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by Staff Writer
While many consider winter a time to stay indoors and "hibernate," there's no reason for a little cold and snow to stop you from exercising outside. Snowshoeing is an excellent snow sport and a great way to explore the beauty of snow-covered landscapes. While it'll take a little getting used to, once you get a little practice, walking in snowshoes will become second nature.
Tie your boots tight. You want to ensure that you have a tight-fitting pair of winter boots to efficiently grip your feet and transfer your energy onto the snowshoes. If your boots are loose, you'll have a clumsy snowshoe experience. Snowshoeing is a snow sport that requires patience and attention to detail.
Put the snowshoes on when you come to the trail or area where you intend to snowshoe. You should avoid snowshoeing on pavement or other non-snow surfaces as these will damage your snowshoes (and feel awkward and uncomfortable). Fully tighten each binding around your boots in back and on the toes.
Spread your feet slightly wider than you ordinarily would. Since snowshoes are significantly wider than your feet, a wider stance will keep you from stepping on and tripping over the snowshoes.
On flat terrain, simply step forward with your lead foot and walk as you normally would, albeit with a wider and slower stride. If the snow is particularly light and deep, shorten your stride a bit and make an effort to tread a little more lightly to avoid plummeting into the depths of the snow. On firmer snow, you shouldn't have a problem establishing a walking rhythm.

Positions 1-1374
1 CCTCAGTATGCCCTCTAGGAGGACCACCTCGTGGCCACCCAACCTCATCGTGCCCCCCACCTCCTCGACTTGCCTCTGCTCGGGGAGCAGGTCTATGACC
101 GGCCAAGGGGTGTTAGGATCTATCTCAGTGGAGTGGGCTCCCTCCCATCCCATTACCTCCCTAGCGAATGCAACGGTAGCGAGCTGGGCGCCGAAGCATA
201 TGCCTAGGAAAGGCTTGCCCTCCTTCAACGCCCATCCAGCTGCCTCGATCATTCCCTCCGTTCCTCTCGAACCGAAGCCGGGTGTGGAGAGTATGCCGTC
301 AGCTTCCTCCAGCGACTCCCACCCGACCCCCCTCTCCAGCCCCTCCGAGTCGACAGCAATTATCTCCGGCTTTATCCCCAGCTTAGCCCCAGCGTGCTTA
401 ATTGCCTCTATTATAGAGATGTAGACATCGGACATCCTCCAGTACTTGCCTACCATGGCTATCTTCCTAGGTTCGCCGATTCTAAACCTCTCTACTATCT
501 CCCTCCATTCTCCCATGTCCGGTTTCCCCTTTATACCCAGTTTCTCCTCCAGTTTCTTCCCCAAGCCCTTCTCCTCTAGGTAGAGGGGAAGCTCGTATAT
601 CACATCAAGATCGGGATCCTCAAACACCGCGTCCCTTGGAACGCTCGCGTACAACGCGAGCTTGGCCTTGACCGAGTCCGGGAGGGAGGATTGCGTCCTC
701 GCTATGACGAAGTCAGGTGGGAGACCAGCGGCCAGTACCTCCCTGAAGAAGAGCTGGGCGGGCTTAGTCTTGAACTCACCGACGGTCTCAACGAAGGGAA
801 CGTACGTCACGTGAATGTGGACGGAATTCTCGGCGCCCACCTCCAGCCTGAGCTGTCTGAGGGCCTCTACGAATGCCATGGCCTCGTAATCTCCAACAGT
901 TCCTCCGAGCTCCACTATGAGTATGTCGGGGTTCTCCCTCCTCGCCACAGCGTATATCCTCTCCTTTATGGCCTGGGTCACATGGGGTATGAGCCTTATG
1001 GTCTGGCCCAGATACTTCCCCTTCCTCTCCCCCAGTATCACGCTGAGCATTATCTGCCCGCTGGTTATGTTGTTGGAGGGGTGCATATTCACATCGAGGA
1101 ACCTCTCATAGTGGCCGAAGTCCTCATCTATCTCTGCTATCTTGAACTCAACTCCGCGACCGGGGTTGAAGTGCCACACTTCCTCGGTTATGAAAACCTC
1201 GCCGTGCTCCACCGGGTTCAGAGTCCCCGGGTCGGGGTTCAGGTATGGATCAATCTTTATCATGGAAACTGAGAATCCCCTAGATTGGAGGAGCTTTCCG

When climbing hills, use the toe crampon to dig into the hillside. Get a firm grip with one foot and then step forward with the other, again using the crampon to maintain traction. If you're climbing in powder, you can kick into the snow with the front of your snowshoe to better bite into the snow and create some uphill traction.
When descending, use the crampons to provide traction in the snow. Keep your knees bent and keep your weight slightly back while centering your feet over the middle of the snowshoes. Take small, low steps so as not to allow the snowshoe to swing out. Proceed carefully, letting the metal crampons dig into the snow and prevent you from slipping.
Snowshoeing can be a tiring activity for newcomers. Plan a moderate hike on flat, established trails to start off with and build up your stamina before tackling anything long or strenuous.
Do not jump in hinged binding snowshoes; you'll swing the heel of the snowshoe out, planting it in the snow while your body goes flying forward.
Always be aware of avalanche dangers and carry the appropriate equipment.
Don't forget other outdoor essentials such as plenty of water, sunblock and proper attire.